A year ago, Jackson and Emmy (and their parents) came to Denver for the Bear Valley lectureship, and while they were here, we made a trip up to one of our happy places: the beautiful Rocky Mountain National Park. We drove along many of the park’s winding roads, admiring God’s breathtaking panoramic peaks and valleys. Herds of elk were spread out in Moraine Park, and huge bulls would occasionally lower their heads, shake their enormous antlers and, with a decidedly non-masculine high-pitched squeal, chase off any young whippersnapper who dared to flirt with any of their harem. Under our watchful eye, Jackson and Emmy, oblivious to danger, scampered over rocks and ran through the prickly grass, clambering to the tops of small boulders and throwing their arms wide as though they’d conquered Everest.
Later we made a trek around Sprague Lake, and their daddy set up his camera, hoping to capture images of resident moose. John and I followed the kids, loving their sense of adventure as they peered under rocks, inched their toes perilously close to the water’s edge, and packed their pockets full of forest treasure: tiny pine cones, pebbles, and snail shells. They jumped and ran (well, Emmy pranced) and tripped and stumbled and got tired of walking. They didn’t always want to stay on the paths…they wanted to struggle—by themselves—over every fallen tree and jagged stump, only occasionally looking up and reaching for our helping hands. Rather than going around them, they wanted to climb over big rocks and take the difficult route through the trees. They fell and cried and then got back up to do it all over again.
At one point, Jordan had walked out on a fallen log and Jackson wanted to follow him. His little feet kept slipping off and he was getting frustrated, until Jordan said, trying to help him balance, “Jackson, look at me, and you won’t fall off.” With those words, immediate tears came to my eyes. I thought—isn’t this ME? All of my running around and struggling to make things work out my way, on my terms…even the treasure I pack into my proverbial pockets is so earth-bound. So often I choose a zigzagging route when the Lord has already laid out the straight path for me. I stumble and fall and get tired and cry, so often resisting the mercy and the strong hand and the outstretched arm of the One who wants more than anything to provide me with all that I need. If I would simply keep my eyes—my life—focused on Him, I would not fall.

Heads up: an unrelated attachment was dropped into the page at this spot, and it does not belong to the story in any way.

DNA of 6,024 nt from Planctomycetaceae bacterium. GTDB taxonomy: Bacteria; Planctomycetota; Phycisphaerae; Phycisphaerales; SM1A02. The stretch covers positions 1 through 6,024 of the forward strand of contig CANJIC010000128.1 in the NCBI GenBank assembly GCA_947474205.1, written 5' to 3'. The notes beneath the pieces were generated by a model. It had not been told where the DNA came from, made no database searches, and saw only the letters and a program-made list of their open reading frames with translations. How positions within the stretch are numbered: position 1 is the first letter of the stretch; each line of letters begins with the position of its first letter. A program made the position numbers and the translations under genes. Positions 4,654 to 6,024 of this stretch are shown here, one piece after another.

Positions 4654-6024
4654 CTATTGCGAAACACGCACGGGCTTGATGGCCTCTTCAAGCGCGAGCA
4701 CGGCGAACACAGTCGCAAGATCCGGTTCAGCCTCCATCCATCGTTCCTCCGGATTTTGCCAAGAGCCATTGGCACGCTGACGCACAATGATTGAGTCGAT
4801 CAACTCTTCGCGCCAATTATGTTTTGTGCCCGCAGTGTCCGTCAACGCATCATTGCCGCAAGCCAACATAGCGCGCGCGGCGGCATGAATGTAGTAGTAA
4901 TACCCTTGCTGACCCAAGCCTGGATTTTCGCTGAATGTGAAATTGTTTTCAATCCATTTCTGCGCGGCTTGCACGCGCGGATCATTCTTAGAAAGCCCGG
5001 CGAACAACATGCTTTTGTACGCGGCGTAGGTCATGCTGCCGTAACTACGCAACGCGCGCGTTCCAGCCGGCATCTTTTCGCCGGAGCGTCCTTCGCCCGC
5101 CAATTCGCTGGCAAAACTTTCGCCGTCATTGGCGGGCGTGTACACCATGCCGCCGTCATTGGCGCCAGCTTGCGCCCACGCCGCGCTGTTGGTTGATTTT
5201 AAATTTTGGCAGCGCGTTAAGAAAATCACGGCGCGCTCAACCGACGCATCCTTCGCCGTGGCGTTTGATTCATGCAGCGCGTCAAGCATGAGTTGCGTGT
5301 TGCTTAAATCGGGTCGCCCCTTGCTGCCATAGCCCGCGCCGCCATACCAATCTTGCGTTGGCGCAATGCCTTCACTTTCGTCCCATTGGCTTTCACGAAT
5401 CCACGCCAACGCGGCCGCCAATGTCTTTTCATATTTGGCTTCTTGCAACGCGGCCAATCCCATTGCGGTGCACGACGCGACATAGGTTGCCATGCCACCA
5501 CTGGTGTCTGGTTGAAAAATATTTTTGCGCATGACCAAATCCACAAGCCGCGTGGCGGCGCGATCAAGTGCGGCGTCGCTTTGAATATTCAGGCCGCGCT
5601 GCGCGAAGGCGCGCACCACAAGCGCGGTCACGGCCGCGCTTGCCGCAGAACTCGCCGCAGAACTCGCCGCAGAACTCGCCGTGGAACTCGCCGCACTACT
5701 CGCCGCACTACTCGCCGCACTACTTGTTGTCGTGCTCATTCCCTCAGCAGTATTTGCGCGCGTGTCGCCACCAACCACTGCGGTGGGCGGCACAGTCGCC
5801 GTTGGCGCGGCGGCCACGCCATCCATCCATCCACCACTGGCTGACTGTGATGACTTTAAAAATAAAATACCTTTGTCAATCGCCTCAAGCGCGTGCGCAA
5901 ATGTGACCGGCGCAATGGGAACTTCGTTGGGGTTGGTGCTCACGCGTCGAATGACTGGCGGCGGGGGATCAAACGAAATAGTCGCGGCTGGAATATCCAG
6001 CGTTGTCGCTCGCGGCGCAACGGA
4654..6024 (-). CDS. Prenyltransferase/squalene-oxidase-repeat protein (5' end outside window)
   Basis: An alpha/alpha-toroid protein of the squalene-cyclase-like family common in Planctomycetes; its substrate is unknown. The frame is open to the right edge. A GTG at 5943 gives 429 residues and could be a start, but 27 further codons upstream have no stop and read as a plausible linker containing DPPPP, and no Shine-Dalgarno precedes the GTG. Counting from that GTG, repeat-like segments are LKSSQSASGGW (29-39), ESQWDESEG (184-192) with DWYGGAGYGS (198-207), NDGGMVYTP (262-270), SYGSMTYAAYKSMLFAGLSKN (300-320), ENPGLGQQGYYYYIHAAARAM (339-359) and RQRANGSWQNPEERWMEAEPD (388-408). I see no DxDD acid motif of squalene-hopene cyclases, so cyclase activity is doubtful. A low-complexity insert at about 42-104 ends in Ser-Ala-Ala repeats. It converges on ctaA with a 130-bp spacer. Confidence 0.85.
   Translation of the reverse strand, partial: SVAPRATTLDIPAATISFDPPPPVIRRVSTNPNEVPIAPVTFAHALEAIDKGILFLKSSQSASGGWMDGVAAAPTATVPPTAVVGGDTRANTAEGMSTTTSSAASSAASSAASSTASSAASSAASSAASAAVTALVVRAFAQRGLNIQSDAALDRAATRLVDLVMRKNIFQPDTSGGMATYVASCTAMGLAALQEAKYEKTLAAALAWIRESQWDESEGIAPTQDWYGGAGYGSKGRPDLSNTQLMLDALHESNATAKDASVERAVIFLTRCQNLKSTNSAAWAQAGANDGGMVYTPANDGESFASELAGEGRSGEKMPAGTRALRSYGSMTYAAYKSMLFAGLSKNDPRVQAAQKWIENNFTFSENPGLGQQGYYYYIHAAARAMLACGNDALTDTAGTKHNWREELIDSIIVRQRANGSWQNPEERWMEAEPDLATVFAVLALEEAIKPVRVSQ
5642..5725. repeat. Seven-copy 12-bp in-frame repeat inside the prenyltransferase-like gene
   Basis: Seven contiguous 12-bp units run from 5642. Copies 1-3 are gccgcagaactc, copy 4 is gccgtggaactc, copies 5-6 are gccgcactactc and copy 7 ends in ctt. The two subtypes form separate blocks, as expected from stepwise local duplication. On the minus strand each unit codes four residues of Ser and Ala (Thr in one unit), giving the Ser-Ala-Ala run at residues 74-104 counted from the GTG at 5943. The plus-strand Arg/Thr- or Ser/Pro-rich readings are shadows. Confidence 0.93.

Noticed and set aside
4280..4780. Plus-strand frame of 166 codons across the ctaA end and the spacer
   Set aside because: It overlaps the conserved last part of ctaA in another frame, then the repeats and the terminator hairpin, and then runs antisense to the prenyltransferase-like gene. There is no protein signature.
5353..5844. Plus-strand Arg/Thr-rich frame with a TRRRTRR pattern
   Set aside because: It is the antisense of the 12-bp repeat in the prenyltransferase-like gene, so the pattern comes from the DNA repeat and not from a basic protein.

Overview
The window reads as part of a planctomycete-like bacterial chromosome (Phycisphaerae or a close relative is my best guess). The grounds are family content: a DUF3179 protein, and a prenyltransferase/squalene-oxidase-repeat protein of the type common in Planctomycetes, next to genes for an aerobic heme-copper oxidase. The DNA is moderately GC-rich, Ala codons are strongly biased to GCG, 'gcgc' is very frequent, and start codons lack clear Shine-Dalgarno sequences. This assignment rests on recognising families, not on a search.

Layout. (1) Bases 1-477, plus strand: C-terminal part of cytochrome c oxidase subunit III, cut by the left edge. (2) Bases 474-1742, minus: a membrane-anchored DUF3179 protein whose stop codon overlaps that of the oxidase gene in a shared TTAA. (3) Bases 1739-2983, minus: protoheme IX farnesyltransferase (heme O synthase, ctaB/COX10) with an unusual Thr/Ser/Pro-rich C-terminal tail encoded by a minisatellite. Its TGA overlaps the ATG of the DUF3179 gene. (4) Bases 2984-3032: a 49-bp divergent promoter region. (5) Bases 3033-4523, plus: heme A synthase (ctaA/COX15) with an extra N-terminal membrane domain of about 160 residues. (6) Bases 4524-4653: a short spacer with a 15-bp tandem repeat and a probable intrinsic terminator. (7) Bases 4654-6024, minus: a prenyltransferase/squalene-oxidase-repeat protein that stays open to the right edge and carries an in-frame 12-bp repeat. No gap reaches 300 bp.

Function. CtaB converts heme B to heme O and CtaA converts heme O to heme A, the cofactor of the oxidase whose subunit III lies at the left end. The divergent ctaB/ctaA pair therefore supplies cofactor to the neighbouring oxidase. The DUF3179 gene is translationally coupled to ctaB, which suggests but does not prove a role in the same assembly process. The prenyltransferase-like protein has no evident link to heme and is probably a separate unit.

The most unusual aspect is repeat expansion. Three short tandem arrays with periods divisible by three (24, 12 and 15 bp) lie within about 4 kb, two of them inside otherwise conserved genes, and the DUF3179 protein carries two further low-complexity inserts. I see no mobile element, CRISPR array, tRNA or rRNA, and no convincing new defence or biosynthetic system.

There are a lot of ways I’d love to be like Jackson and Emmy: they are quick to forgive, innocent, and genuine. They are guileless. They smile freely and make others smile and laugh in return. I love them with my whole heart, and I learn by watching them. But it’s not good for me to be childlike in this regard, resisting the Lord’s guidance and insisting on my own way. Their childish feet toddle and stumble in their little daily wanderings, and their eyes tend to be fixed on inconsequential things. But my mature feet are running a race of utmost importance, and my eyes must be fixed on the Lord, the “author and perfecter of faith,” (Heb. 12:2). I will run with endurance, looking at Him, and then I will never grow weary or fall.